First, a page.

Some Countries Are Turning To TV Lessons Instead of Online Learning. Could It Work in The U.S. Too?


With so many schools not returning to in-person learning this fall, educators everywhere are asking themselves: what’s the best way to teach–and reach — our students? In many countries where internet access is minimal, their answer is: television.

Countries throughout the world are teaching kids through educational TV programming.

From Tanzania to China, educators and governments have decided that one of the easiest ways to keep education going while schools are closed is through educational TV programming. Considering there are four million kids worldwide without internet, the idea is quite genius.

Teachers often still lead the lessons, but their lessons reach well beyond their classroom, often to a whole country of kids. The videos are often short, but still engaging — and sometimes with visual effects. In Peru, for one, where only 15% of all kids have internet, they teach the country’s national curriculum.

In other countries, like Tanzania, they’ve made educational cartoons free and accessible on televisions. Elsewhere, state-owned television is getting a resurgence as they offer televised school.

Even in these cases, teachers still engage with their students, but they mainly do it via phones (which are more accessible than internet in some places) and WhatsApp. It’s a totally different educational system, to be sure, but it’s also a great answer to communities where internet isn’t as accessible or reliable.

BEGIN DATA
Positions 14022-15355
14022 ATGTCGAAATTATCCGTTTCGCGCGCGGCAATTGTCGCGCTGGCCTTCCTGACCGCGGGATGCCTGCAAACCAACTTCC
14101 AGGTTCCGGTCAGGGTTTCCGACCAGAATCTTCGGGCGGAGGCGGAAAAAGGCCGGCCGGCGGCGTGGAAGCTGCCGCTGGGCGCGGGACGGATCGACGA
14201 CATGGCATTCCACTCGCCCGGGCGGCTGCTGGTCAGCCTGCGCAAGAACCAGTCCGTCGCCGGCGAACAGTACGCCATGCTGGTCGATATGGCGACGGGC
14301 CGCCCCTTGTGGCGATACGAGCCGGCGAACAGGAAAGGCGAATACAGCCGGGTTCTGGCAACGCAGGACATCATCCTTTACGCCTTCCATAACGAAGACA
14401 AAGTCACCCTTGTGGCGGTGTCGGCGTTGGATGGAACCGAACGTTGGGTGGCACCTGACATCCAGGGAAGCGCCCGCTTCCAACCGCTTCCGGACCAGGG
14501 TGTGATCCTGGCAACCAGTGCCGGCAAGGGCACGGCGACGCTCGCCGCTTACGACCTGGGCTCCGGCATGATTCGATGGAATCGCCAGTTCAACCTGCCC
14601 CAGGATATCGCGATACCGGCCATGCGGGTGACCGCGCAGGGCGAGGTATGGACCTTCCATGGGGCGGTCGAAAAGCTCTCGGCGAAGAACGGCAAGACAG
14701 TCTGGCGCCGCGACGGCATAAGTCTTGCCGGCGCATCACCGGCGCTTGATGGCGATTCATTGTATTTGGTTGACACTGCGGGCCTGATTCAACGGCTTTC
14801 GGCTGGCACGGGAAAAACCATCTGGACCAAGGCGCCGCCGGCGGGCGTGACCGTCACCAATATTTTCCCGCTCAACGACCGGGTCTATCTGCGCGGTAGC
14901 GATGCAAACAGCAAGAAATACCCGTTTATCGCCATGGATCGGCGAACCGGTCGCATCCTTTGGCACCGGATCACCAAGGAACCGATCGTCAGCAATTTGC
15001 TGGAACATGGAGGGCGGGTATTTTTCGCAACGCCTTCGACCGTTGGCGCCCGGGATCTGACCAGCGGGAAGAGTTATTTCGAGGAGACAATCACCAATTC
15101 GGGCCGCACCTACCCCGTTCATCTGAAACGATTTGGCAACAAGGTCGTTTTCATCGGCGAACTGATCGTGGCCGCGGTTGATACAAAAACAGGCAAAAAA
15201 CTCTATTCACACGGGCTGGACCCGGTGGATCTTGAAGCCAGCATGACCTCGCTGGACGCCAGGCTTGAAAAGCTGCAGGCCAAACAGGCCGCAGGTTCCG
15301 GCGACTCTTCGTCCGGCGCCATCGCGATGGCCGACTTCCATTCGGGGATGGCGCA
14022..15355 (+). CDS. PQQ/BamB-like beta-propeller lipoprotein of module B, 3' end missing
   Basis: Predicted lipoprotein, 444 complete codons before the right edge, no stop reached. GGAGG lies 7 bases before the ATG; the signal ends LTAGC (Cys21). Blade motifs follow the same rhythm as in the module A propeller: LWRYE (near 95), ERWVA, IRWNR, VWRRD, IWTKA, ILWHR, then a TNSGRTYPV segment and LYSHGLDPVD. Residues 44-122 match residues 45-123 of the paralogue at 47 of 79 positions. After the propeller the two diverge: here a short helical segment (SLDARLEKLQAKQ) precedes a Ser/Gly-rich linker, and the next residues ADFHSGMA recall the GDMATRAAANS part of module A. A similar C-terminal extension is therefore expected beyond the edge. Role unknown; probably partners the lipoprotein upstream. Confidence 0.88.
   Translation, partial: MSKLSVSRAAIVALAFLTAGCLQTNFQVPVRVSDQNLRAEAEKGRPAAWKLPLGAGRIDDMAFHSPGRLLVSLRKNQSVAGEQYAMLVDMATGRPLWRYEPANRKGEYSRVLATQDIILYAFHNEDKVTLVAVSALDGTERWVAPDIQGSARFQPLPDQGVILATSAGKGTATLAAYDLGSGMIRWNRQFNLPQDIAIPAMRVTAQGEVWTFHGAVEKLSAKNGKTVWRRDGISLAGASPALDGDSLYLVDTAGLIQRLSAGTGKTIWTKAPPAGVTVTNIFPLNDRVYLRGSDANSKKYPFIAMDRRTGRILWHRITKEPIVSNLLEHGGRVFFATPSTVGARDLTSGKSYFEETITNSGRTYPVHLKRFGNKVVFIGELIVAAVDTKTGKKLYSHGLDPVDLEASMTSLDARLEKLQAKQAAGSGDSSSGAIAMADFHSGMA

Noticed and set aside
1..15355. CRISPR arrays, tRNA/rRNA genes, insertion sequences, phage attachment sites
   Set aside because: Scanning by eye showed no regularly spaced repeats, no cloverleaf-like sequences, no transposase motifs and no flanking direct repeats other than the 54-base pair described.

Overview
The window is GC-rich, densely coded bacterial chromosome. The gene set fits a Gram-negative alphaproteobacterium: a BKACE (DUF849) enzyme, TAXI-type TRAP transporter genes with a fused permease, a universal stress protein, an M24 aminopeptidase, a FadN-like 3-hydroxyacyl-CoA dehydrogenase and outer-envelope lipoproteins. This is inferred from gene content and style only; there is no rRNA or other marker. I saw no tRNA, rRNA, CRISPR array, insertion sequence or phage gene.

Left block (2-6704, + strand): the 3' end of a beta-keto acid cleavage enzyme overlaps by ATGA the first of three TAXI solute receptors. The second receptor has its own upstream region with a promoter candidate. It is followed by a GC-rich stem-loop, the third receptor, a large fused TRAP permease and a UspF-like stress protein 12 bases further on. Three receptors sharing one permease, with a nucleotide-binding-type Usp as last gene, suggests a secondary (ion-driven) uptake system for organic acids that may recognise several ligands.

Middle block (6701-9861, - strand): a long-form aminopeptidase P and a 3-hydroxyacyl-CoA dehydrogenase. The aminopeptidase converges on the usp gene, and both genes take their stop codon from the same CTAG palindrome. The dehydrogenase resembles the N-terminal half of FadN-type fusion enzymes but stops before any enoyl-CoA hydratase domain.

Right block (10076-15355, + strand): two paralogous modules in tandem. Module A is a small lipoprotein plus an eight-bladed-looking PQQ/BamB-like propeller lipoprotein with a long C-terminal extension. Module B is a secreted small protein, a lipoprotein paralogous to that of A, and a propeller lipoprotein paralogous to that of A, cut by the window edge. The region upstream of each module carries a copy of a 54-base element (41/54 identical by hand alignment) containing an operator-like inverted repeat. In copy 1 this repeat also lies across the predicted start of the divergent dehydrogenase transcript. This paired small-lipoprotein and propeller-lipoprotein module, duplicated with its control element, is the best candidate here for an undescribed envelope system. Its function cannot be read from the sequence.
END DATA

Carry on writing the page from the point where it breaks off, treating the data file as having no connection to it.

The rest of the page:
Of course, in the U.S. there are some challenges to this. For one, there isn’t one standard curriculum for the entire country. But on the state level, the idea, perhaps, could work. After all, they’ve already done it in New Jersey.

When the pandemic hit and they realized that 300,000 kids were without internet, the public TV station began to air educational broadcasts.

Plus, TV lessons in the U.S.? They’re far from new. After all, Sesame Street started when Joan Ganz Cooney wanted to give underprivileged preschool-age kids an education that got them ready for Kindergarten.

As we rethink education and how we teach our kids, perhaps taking a look at an “old” technology like television isn’t such a bad idea.

For a full list of countries and how they’re reaching students through television, go here.

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